Microsoft confirmed Friday that it will launch its first Zune device this year, but the company offered few details other than confirming there will be a Wi-Fi connection.
The software giant hasn't even specified the purpose of the wireless connection in the Zune device. In an interview with Billboard magazine, Microsoft general manager Chris Stephenson said the company is still considering seven or eight "scenarios," including using the Wi-Fi connection for direct music downloads and sampling music from other nearby listeners.
"They are being coy," said Gartner analyst Michael McGuire. Regardless of how Microsoft uses wireless abilities for the Zune, McGuire says the key will be how easy or difficult the gadget is for consumers to use. For example, designing an interface that enables downloading music from a catalog without using a keyboard is tricky.
"That's going to require a nuanced and very deep understanding of user interface," McGuire said.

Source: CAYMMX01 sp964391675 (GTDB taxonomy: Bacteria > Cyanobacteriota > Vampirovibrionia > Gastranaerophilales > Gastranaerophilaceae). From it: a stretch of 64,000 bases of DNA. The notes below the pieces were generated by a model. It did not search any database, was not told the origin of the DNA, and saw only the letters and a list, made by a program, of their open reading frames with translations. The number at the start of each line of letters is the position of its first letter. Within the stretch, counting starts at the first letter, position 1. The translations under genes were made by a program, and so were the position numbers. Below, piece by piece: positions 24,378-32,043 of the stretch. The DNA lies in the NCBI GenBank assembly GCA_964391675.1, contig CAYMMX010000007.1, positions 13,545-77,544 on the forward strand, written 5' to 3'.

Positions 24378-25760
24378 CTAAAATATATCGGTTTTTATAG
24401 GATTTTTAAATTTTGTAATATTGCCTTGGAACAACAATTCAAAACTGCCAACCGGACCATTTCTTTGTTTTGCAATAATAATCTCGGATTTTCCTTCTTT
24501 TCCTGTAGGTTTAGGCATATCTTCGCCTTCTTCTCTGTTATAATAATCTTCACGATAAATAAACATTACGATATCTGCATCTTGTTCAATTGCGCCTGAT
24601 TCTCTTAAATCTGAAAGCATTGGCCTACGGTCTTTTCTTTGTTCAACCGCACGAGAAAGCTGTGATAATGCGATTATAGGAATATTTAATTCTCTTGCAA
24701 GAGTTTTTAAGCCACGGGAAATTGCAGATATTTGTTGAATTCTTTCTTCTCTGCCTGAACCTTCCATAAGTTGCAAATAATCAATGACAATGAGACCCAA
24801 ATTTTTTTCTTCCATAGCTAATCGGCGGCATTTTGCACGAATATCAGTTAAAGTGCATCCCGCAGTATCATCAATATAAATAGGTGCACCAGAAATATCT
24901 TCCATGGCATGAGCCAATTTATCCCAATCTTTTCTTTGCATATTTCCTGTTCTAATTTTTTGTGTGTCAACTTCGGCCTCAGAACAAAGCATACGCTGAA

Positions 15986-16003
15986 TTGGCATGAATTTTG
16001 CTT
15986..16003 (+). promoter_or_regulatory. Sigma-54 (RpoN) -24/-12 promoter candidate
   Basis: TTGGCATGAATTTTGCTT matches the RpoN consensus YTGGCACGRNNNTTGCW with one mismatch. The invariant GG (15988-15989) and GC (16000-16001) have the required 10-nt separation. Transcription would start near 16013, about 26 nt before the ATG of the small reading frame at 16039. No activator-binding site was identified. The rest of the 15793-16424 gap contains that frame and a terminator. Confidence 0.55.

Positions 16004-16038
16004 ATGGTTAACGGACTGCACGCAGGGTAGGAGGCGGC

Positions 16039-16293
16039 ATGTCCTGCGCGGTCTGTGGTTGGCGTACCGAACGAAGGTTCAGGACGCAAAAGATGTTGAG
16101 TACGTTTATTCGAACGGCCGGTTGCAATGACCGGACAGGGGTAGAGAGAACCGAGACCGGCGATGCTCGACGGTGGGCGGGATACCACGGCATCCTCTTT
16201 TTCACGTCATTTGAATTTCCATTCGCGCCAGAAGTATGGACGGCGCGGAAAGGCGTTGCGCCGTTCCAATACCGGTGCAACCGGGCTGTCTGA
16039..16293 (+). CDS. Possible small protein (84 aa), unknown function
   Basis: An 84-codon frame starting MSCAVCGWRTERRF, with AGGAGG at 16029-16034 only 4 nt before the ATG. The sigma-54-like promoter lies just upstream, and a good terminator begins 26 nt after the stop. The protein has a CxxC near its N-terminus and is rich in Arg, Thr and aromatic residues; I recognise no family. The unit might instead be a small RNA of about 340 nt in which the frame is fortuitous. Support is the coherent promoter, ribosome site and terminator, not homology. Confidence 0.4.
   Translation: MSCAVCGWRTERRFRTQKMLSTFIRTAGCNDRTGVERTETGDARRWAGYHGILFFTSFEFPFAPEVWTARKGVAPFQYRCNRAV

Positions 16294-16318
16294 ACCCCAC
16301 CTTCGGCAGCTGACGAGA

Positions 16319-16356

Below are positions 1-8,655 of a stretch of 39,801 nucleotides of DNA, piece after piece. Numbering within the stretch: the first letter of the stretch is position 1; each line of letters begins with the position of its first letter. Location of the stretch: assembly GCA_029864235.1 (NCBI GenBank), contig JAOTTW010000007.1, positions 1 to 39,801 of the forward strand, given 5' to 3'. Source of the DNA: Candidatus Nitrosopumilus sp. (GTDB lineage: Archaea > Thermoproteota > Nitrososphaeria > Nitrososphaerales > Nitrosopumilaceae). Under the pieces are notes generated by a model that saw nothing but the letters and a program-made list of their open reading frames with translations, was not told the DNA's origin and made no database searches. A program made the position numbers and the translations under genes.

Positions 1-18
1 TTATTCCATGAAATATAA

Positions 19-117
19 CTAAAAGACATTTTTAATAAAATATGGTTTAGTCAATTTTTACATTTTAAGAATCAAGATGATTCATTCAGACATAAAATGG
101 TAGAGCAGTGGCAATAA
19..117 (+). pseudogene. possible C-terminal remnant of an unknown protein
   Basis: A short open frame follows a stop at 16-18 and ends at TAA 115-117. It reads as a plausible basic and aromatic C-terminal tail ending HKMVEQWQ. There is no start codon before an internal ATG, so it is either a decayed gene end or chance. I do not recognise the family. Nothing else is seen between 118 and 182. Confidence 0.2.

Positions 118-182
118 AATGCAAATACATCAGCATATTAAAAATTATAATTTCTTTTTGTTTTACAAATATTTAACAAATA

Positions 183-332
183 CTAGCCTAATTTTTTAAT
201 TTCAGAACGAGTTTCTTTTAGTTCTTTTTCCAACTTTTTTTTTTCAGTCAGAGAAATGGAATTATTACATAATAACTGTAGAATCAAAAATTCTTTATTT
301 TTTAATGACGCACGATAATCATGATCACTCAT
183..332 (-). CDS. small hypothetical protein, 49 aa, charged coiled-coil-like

Microsoft is not the first company to tout a wireless future for music players. Chipmaker PortalPlayer has talked about the potential of wireless features for some time, but executives said it would. And MusicGremlin recently that can download subscription music content wirelessly.
MusicGremlin co-CEO Robert Khedouri said the whole industry is headed in this direction.
"We just see it as the logical next step in where these devices are going," Khedouri said in a telephone interview. "In the future, the consumer is going to expect to have access to their media on a variety of devices and they are going to want a way to get their media without having to go back to their PC."
Microsoft could get a competitive advantage if it can be the first big-name company to offer a wireless device. An open question, though, is whether Apple is planning any sort of wireless iPod this year.
While adding wireless abilities could give the Zune a leg up on Apple, it also presents technological challenges. Rivals already struggle to compete with the simplicity of the iPod, analysts say.
"Will the technology work smoothly, without crashing?" asked IDC analyst Susan Kevorkian. "There are really serious usability concerns in this context that haven't fully been tested."
MusicGremlin's Khedouri said that companies tend to underestimate the challenges when it comes to adding wireless capabilities to portable players.
"It's very easy to create a wireless device," he said. "It's very difficult to make it work and connect in the way that a lot of people envision."